Two papers that appeared recently studied myogenesis by using an array containing cDNAs selected for their roles in myogenesis, energy metabolism, and myofibrillar structure, as well as additional skeletal muscle ESTs. The first paper [60] reported the expression pattern for these genes during seven stages of gestation, d14 to d91, covering the two stages of myogenesis in the pig (d30-60 and d54-90). Taking advantage of known annotations, genes were divided into functional groups for analysis. Genes both stimulating and inhibiting muscle differentiation as well as muscle structural genes had a peak of expression at d35, and declined thereafter. Genes in the glycolysis pathway decreased early then had a peak of expression at d77. The number of genes showing expression from d14 to d91 increased for the myofibrillar group, while the number of expressing myogenesis-affecting genes and differentiation-stimulating genes decreased from d14 to d49, then increased from d49 to d91. The expression pattern of five genes presenting the major annotation groups (myogenesis: EPO-receptor, beta-catenin, and TGF beta2; energy metabolism: GAPDH; and structural: COL3A1) was tested and confirmed by QPCR, although statistical analysis of these data was not described [60]. In a second paper, Cagnazzo and collaborators used the same microarray and tissue sampling to compare expression between the Duroc and Pietrain breeds [61]. The authors found that energy metabolism genes were consistently higher in Pietrain over Duroc for all ages except d35 in which this ratio was reversed. On the other hand, fatty acid metabolism genes had the opposite profile: higher levels in Duroc from d14 to d49, then higher in Pietrain at later ages. They found myogenesis apparently initiated earlier in Duroc pigs, as the expression of proliferation and differentiation genes was higher at d14 and d35 in this breed; this was reversed at later stages. Muscle structural genes also showed higher expression in early Duroc embryos, and after d49 expression was higher in Pietrain samples. The same five genes as assayed in te Pas et al. [60] were tested by QPCR and all results were consistent with the microarray data, although, as for the te Pas paper, no statistical analysis was discussed. The authors conclude that, as a delay in fiber formation has been associated with higher fiber numbers in other species, their finding that Pietrain myogenesis is delayed relative to Duroc may explain the Pietrain higher adult muscle mass [61].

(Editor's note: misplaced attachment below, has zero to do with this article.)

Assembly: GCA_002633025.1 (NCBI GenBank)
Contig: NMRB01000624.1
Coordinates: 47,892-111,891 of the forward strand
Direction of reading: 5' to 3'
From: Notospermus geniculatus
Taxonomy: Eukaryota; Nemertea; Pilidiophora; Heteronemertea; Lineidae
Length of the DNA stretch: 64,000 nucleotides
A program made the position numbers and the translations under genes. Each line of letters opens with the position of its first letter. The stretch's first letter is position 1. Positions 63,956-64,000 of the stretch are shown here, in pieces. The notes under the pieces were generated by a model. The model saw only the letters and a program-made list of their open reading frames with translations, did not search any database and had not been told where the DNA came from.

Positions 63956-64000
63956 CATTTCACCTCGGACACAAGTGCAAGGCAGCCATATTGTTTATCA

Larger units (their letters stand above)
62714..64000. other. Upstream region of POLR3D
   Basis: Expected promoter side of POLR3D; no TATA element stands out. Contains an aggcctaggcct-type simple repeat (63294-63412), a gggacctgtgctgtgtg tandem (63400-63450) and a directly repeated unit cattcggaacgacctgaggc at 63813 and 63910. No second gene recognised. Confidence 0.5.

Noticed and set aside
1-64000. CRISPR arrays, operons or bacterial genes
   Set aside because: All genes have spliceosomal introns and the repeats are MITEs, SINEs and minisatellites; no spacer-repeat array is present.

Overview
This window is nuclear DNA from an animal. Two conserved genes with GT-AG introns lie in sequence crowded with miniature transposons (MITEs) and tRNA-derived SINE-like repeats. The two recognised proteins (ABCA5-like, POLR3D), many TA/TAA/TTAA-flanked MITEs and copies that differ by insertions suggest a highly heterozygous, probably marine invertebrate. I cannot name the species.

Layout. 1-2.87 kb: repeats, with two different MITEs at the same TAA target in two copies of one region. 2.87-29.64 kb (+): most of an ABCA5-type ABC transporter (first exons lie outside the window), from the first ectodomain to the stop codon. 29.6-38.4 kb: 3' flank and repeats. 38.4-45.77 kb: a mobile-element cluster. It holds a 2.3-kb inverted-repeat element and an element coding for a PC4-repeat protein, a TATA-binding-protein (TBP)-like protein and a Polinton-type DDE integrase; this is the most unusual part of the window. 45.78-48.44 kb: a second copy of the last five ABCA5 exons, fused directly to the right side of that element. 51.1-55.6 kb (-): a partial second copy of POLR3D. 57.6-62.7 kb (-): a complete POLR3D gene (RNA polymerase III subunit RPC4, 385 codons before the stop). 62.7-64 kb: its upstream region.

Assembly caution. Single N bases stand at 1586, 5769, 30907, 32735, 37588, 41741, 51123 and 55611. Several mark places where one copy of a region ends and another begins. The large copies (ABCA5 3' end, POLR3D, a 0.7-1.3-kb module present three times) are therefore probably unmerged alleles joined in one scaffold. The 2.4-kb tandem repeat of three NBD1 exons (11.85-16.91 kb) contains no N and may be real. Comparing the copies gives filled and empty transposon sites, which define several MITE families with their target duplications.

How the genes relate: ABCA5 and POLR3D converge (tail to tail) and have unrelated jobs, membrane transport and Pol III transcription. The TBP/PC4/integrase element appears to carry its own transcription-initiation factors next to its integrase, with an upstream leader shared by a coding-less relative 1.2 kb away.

Two reports have been published looking at porcine heart gene expression as a model for human disease. Lahmers and co-workers [62] used a novel array consisting of 50 mer oligonucleotides representing each of the 363 exons of the enormous human titin gene. They investigated rabbit, mouse, rat, and pig myocardial gene and protein expression from adult left ventricular tissue. In preliminary validation using pig soleus adult tissue, they found that 92% of the exons expressed in human soleus were also expressed in the corresponding pig muscle. For pig myocardium, the authors reported ~20 exons were fetal-specific and these were very similar to human fetal-specific exons [62]. In the second report, Lai et al. [63] used a human cDNA microarray to determine genes whose expression changes during atrial fibrillation. Nearly 500 genes showed DE, with genes annotated in cell signaling and cell communication over-represented, while the second largest group were genes involved in gene regulation. A single gene, MLC-2V, was tested and confirmed by QPCR. The authors indicate that many of these genes had not previously been associated with atrial fibrillation, and thus further study on these genes is warranted [63].